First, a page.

It’s no coincidence that oaks appear so prominently in premodern European mythology. Thousands of species are known to live among their branches and in their bark; their nuts are foundational to forest food webs. A centuries-old oak is practically an ecosystem unto itself, and though people no longer worship beneath their boughs, oaks remain appreciated and even beloved.
Across the world, however, this magnificent genus is afflicted by a combination of pests, pathogens, and climate change. The precise causes of oak declines are often unknown, but the challenge is clear: to nourish oaks and the nonhumans who rely upon them through an uncertain future.
“I grew up without elms in southern England due to Dutch elm disease but accepted it as ‘normal,’” says ecologist Ruth Mitchell. “The current generation are likely to grow up without many ash trees and will accept this as ‘normal.’ Will future generations grow up without the oak and accept this as normal?”
Mitchell works at the James Hutton Institute, located in the United Kingdom—a nation that prides itself on having more ancient oaks than the rest of Europe combined. In some parts of the U.K., up to 80 percent of oaks now show signs of decline. Not all will die, but future forests could be radically different and diminished.
In a study published in Biological Conservation, Mitchell and colleagues help prepare for that future by assembling a database of plant and animal species associated with Quercus robur and Quercus petraea, the two oaks native to the United Kingdom. They tabulated 2300 species altogether—including 716 lichens, 108 fungi, 229 bryophytes, 1089 invertebrates, 31 birds, and 38 mammals—of which some 326 live only on oaks.
The rest may use other kinds of trees, but the researchers found that no single tree species supports more than a small fraction of oak-associated species. Preventing oak decline from triggering a biodiversity collapse may thus require people to manage woodlands so that oaks are replaced by a diverse mix of trees—alders and birch, rowan and holly, common ash and wych elm, and on and on.
That will require a hands-on effort. “Due to historical management many of our woods are artificially poor in the diversity of tree species found,” says Mitchell. And while research is being conducted on disease-resistant oaks, the challenge is more complicated than simply finding hardy varieties.
Diseases killing British oaks are often symptomatic of deeper, still hazily-understood problems. Climate change adds yet more complications. “When we are unsure of why the trees are declining in health or if it is due to climate change, resilient trees may not be the answer,” Mitchell says. “We may need to think about a more diverse woodland with a wider selection of tree species.”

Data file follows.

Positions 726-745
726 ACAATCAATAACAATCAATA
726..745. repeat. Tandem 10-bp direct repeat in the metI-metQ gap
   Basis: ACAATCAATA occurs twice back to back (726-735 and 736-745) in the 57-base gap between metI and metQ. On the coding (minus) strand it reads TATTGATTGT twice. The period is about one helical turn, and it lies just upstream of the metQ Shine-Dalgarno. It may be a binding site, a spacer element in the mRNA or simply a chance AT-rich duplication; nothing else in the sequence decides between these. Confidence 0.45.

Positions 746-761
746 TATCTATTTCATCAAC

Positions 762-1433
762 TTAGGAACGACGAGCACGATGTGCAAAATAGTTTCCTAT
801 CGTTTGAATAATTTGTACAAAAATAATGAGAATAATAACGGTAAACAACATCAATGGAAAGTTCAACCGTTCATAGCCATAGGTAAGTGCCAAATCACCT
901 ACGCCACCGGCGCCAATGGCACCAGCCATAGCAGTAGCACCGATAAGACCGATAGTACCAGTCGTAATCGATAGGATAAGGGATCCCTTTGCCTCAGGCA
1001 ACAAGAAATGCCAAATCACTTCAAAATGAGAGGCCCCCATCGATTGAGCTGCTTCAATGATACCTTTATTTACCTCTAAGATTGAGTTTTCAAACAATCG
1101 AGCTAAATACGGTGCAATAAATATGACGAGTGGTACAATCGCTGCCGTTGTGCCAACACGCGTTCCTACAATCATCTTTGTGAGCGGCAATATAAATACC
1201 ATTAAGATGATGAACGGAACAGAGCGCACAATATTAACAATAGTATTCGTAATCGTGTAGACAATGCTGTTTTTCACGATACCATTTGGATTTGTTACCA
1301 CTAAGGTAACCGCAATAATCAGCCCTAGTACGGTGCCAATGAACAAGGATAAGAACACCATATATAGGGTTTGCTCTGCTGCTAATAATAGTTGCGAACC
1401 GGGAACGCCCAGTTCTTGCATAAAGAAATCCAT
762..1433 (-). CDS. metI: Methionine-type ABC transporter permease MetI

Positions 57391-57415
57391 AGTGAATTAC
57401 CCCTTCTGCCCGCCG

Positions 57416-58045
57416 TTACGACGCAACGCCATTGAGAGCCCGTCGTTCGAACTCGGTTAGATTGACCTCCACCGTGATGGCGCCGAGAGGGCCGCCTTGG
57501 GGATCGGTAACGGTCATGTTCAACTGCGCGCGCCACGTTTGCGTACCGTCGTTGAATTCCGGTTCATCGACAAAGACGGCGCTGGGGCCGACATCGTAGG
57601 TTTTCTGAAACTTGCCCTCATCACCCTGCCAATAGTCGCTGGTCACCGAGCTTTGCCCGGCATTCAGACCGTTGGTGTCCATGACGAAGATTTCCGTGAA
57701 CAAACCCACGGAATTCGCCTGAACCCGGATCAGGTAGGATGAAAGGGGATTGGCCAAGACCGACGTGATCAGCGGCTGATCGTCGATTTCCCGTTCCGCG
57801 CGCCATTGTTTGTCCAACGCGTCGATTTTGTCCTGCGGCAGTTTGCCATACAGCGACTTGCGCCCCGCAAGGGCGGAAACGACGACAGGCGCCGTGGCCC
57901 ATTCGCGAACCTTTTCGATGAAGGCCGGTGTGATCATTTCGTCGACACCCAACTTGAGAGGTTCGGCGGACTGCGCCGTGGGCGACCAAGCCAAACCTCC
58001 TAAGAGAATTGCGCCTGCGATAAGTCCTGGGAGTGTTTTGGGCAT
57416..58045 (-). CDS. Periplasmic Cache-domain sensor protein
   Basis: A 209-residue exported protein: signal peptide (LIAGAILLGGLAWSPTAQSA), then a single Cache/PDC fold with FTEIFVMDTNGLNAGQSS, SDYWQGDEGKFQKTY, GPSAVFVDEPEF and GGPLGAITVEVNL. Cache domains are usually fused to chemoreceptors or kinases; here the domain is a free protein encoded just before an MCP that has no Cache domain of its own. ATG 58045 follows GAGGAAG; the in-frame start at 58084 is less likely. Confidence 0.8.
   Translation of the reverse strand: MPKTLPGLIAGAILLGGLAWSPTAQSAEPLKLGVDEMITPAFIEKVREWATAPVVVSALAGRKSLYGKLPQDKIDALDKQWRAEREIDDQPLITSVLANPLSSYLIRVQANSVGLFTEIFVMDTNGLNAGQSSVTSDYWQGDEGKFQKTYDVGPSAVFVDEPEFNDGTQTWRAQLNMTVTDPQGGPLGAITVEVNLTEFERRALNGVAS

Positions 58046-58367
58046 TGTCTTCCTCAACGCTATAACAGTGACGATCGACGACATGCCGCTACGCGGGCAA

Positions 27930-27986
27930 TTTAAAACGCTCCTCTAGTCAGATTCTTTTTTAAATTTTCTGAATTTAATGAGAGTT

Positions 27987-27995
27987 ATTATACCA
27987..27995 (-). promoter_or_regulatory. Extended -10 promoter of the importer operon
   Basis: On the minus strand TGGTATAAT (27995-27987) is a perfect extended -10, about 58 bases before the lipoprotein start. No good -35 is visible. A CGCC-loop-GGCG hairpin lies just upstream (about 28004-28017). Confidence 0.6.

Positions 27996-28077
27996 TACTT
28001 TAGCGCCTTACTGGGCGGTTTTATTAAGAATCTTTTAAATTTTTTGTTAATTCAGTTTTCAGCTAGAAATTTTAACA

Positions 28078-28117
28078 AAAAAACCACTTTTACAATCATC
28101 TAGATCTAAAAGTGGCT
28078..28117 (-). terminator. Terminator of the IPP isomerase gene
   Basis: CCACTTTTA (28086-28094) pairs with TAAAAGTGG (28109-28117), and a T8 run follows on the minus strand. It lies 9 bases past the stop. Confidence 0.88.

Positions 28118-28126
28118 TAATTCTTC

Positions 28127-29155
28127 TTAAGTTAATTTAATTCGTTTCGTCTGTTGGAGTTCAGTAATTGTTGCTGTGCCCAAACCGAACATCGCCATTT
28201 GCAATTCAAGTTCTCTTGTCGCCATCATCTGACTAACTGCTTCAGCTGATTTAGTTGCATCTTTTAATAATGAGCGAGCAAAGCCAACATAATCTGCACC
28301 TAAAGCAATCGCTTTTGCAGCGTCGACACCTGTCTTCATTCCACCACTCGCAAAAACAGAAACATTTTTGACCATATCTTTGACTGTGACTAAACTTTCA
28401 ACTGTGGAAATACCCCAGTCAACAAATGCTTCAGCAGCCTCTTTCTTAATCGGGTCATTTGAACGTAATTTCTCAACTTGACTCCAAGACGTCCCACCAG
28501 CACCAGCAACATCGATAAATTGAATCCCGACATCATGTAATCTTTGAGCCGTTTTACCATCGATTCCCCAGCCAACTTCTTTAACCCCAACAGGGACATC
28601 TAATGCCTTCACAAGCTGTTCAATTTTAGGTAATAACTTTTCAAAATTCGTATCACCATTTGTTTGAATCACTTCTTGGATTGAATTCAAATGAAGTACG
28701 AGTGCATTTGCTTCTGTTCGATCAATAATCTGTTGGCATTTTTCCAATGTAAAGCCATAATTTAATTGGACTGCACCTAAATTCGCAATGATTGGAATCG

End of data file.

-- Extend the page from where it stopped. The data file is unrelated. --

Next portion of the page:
In addition to managing woodlands for diversity, people can also encourage the next generation of oaks to grow. For reasons unrelated to disease and climate, that’s not now happening—something that’s often attributed to browsing by deer and other herbivores, but may better be blamed on the loss of historical management practices that created openings in mature canopies.
People could also pay more attention to the importance of dead and decaying wood. Of the 2300 species found on oak, nearly 1000 use deadwood. Yet “there is a risk that dead trees, particularly if they are perceived to be a health and safety risk, will be felled and the dead wood removed,” says Mitchell. “It is important to leave dead wood. In the short-term, tree diseases will make new habitat for a range of species.”
Apart from scientific insights, protecting what oaks remain and mitigating the consequences of their loss will require time and resources. Last year British conservation organizations and government agencies founded the Action Oak Partnership to spur this commitment—and, perhaps, set an example for conserving other trees imperiled at a time of fast-spreading pathogens and fast-changing weather.
“If we can’t raise public awareness of oak, a much-loved, iconic tree species,” Mitchell says, “then we can’t do it for other tree species.”
Source: Mitchell et al. “Collapsing foundations: The ecology of the British oak, implications of its decline and mitigation options.” Biological Conservation, 2019.
Image: London Road
About the author: Brandon Keim is a freelance journalist specializing in animals, nature and science, and the author of The Eye of the Sandpiper: Stories From the Living World. Connect with him on Twitter, Instagram and Facebook.